6. Humbly hold your ground. Not everyone will endure sound teaching, but hold fast to it, especially when it’s hard. But the key here is to do it humbly, remembering that we all have blind spots in our theology (after all, if perfect theology were the benchmark for salvation, then we’d all be doomed).
  7. Be willing to say goodbye. Sometimes the healthiest thing you can do is to ask someone to leave your group if they are disruptive, unrepentant and unteachable.

Are there unregenerate sheep in the fold? Probably. However, this shouldn’t come as a surprise to us. So what do we do? We pray, we keep Christ the focus of all our studies, we show patience and mercy, we pursue accountability and confront sin in love, we hold our ground on key doctrinal issues while also admitting that we have blind spots, and we must be willing to say goodbye to those who will not do the same. Is it easy? Nope. Is it the right thing? Yep. Will it make a difference? Only time will tell.


An earlier edition of this article first appeared at Right Now Media and was republished at ChurchLeaders.com. This edition has been modified from these earlier versions.

 

Links I Like

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Kindle deals for Christian readers

The Real Faces Behind the Gay Issue

Jasmine Holmes shares a moving story.

How to Think about Persecution When You’re Not Very Persecuted

Erik Raymond:

The first step in this is define what we mean by persecution. At its core we are talking about active opposition to the people of God because of their commitment to Christ. This obviously has varying levels. There is the boldest and most extreme, which involves the torture and murder of someone for their faith. The watching world was horrified to see this take place this weekend with the beheading of 21 Christians in Egypt by Islamic terrorists. There is also the far less intense persecution that comes simply from claiming Christ as Lord. This may include shunning from family, lose of promotion, mocking, ridicule, or other forms of opposition.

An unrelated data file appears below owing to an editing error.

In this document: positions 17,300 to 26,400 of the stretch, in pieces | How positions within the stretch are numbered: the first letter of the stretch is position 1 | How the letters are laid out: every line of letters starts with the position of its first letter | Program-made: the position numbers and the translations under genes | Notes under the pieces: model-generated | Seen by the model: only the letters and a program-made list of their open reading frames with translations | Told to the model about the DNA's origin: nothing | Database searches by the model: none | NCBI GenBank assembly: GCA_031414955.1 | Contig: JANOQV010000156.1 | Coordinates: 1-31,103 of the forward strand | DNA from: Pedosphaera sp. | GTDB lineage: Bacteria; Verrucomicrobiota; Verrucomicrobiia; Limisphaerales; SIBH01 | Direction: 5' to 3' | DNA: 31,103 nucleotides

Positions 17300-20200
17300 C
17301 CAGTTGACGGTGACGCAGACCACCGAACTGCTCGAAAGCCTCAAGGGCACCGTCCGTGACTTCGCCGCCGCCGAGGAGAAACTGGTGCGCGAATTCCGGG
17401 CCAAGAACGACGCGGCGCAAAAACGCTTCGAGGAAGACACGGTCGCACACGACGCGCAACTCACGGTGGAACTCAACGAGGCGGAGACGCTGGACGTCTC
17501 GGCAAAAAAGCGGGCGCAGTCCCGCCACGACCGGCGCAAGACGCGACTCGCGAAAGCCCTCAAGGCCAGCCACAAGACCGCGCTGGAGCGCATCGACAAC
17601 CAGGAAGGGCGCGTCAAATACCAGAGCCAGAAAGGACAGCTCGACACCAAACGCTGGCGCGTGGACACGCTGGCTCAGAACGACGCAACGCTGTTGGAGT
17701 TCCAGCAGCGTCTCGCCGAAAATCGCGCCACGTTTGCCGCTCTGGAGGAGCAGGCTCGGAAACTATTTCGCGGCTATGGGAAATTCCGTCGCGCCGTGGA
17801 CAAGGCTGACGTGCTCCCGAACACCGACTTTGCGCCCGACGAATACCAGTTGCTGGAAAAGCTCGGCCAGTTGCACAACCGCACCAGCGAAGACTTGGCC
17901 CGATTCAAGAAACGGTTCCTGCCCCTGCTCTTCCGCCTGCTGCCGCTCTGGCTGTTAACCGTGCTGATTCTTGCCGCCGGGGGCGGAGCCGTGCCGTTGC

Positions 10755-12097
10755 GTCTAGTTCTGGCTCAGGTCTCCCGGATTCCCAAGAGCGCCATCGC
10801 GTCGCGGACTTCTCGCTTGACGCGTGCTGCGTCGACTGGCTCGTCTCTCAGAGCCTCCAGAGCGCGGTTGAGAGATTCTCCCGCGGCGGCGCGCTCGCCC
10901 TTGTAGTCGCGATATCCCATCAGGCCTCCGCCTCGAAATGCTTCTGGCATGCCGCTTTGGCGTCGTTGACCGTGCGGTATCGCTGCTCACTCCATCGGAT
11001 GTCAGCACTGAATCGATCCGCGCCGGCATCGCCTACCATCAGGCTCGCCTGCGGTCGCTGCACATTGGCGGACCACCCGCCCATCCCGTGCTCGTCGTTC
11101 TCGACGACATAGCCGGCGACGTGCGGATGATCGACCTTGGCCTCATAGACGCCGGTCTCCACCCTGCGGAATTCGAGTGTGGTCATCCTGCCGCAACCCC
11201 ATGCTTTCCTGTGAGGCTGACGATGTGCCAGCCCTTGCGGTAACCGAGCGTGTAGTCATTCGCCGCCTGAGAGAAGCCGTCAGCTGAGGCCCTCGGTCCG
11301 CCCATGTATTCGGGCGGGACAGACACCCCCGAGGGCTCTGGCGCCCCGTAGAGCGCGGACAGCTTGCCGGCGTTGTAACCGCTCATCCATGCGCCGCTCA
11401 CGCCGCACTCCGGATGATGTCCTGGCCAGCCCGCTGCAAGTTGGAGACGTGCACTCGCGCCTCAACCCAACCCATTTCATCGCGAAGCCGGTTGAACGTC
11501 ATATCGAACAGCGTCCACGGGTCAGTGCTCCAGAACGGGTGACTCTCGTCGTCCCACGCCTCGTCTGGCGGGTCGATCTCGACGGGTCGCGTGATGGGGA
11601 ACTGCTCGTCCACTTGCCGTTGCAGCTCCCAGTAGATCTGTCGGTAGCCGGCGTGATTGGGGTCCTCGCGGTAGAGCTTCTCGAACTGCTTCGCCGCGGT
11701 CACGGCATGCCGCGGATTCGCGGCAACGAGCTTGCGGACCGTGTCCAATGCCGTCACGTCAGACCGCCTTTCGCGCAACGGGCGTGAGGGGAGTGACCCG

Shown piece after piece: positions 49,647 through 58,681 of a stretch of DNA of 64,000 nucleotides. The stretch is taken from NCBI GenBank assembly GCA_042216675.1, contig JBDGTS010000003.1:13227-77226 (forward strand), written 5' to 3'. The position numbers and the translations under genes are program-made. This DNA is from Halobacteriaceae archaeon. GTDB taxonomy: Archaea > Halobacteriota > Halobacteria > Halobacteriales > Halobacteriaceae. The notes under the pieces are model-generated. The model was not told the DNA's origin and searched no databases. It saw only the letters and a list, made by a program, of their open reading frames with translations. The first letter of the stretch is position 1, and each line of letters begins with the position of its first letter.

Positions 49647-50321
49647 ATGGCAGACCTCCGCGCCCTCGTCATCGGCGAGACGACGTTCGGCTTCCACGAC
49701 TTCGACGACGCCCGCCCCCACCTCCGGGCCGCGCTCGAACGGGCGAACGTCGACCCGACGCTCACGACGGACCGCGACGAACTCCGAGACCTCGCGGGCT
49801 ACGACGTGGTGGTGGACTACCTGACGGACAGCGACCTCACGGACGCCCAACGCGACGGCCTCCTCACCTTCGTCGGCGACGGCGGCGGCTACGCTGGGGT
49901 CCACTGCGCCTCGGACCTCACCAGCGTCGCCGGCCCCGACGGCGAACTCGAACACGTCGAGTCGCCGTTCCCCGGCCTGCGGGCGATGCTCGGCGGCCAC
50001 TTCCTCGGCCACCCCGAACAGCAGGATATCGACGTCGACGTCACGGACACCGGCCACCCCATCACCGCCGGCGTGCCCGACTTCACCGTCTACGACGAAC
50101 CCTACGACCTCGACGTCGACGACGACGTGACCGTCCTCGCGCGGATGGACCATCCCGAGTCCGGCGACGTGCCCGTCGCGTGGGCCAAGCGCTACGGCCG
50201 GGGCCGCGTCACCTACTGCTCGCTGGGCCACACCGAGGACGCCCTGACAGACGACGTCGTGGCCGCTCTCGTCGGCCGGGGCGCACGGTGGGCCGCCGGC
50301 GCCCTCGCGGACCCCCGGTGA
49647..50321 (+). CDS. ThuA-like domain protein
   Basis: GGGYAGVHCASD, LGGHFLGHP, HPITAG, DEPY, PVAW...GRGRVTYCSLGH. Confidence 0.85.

Brandon Smith’s new blog

My friend Brandon Smith’s now blogging over at Patheos. Go check it out.

Secondary Sources and Sermon Preparation

Joey Cochran:

From time to time Redeemer Fellowship receives honest questions from pastors curious about how we do things. Sometimes I have the pleasure of responding to those questions, especially when the topic falls within the wheelhouse of my skill set. Recently, a young pastor e-mailed Redeemer and asked about how Joe and the other pastors at the church use commentaries for sermon preparation. After fielding this question for this pastor, I thought that the response might also be beneficial for others to think through how they might use secondary sources and what priority they should have in sermon preparation.